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The Carletonian

The GOP’s Split Personality

< many, it might seem like the battle is over. After all, having just ridden voters’ fears about a poor economy and the enthusiasm of a grassroots conservative movement into the House majority, it might seem like mission accomplished. The second half of the story, the more important half, however, is just beginning. What happened last Tuesday was a wave, and a monumental one to be sure, but it did not determine much about the long-term staying power and viability of the Republican Party. That will happen over the next two years, when the GOP will have to do two things: pick a viable presidential nominee to challenge President Obama in 2012, and show how they actually govern when given this chance.

The inner-dynamics of the Party, however, will pull it in opposite directions. On one side is the Tea Party. With a House majority comes the movement’s pack of aggressive freshman members, chomping at the bit to drastically reduce spending and prove the conservative credentials they had been so eager to burnish on the campaign trail. They are more than willing to read the election as a mandate and will want to be as loud and active as they felt the Democratic majority was before them. They will be eager to ban earmarks, investigate the White House for every potentially minor infraction it can find, and will generally view the next two years as a time to wage partisan war.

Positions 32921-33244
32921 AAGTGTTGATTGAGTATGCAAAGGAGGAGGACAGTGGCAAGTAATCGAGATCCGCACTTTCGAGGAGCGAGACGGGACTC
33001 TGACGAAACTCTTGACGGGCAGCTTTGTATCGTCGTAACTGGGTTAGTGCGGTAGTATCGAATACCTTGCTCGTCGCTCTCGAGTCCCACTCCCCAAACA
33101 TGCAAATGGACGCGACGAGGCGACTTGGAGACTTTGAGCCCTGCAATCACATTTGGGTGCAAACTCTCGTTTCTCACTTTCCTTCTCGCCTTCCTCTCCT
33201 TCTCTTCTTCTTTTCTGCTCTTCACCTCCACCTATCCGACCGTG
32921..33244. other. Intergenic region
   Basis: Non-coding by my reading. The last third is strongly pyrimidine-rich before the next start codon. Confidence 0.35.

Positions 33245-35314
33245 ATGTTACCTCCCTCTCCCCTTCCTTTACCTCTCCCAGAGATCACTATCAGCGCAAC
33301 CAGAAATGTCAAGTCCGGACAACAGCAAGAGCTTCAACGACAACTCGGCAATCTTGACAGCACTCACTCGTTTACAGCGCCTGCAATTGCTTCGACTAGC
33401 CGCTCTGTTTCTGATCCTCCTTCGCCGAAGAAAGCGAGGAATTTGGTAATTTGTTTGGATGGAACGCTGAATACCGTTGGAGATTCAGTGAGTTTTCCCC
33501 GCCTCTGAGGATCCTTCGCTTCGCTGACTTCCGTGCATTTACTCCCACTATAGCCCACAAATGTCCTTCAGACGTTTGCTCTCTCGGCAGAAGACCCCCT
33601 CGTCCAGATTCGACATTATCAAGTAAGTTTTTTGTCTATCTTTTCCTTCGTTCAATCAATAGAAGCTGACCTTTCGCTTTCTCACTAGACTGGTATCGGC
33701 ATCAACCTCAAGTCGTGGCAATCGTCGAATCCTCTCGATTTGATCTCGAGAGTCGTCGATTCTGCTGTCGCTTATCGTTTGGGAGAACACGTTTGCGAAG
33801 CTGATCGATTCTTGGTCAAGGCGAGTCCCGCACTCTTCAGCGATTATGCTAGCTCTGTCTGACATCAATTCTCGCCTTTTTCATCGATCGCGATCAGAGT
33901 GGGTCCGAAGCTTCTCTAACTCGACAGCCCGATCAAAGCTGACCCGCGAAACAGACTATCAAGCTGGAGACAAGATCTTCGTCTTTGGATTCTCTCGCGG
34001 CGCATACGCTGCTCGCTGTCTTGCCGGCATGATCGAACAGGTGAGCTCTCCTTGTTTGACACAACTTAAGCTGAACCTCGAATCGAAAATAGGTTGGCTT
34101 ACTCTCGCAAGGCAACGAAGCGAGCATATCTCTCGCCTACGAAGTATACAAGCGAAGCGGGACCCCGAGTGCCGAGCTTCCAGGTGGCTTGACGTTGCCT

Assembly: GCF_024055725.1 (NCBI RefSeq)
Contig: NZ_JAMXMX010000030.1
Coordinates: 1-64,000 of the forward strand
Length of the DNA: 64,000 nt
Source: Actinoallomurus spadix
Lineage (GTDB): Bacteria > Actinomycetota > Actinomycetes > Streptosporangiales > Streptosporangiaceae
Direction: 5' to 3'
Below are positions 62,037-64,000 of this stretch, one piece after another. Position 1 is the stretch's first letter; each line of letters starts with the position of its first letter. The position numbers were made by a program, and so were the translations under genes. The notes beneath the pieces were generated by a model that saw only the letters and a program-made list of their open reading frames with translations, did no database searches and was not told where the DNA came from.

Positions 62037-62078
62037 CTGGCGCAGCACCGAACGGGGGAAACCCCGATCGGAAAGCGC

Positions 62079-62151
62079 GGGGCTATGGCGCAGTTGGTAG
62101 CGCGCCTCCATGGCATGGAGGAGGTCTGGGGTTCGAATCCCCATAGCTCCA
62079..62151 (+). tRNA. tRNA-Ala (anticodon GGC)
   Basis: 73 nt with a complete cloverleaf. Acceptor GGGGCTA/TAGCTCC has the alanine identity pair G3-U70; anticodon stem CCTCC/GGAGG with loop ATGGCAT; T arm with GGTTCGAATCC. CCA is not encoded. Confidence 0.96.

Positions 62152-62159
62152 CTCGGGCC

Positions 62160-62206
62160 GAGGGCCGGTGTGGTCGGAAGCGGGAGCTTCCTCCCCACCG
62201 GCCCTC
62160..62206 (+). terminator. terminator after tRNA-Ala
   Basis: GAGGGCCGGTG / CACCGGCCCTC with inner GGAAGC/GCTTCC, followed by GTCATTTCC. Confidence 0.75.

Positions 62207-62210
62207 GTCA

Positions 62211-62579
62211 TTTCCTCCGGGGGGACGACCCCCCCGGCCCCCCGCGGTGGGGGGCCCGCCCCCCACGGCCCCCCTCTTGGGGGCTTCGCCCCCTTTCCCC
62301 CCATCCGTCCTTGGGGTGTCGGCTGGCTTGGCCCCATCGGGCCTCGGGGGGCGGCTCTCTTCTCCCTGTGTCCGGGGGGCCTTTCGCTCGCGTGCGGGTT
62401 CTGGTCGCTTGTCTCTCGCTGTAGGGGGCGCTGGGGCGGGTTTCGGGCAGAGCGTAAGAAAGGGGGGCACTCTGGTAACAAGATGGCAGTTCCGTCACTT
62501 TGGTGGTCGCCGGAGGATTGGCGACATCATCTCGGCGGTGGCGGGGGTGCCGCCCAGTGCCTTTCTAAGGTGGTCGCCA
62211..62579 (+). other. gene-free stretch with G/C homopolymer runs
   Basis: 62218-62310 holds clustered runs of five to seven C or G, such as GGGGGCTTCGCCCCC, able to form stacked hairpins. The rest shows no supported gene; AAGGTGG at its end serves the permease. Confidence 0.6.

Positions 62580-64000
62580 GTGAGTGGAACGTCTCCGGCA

On the other side is the establishment, members who have been around the block a time or two. They would like to do things differently than they did when they were previously in power, but they also understand how hard that will actually be. They view the election not as a mandate, but as a second chance. The message to them is not an embrace of Republicans but rather a repudiation of Democrats. They are therefore cautious. They view the Democrats’ biggest mistake as being too active and taking the country too far to the left, and are vowing not to do the same thing in the other direction.

These two sides will likely clash over the next two years, and in fact, it is happening already, as Michelle Bachmann fights to get a spot in the Republican House leadership and Senator Jim DeMint clashes with Mitch McConnell over earmarks. Both of these are significant. Bachmann’s fight, as she has become one of the Tea Party’s leading congressional voices, represents the movement’s attempt at becoming a major player in the governing, not just campaigning, wing of the Republican Party. The earmarks fight, furthermore, is part of the same effort. It signals the conservative insurgency’s attempt at setting the Party’s legislative priorities and actions.
Why, one may ask, are these two sides in conflict in the first place? Hadn’t most Republicans embraced the Tea Party, recognizing its energy was their meal ticket in 2010? Yes and no.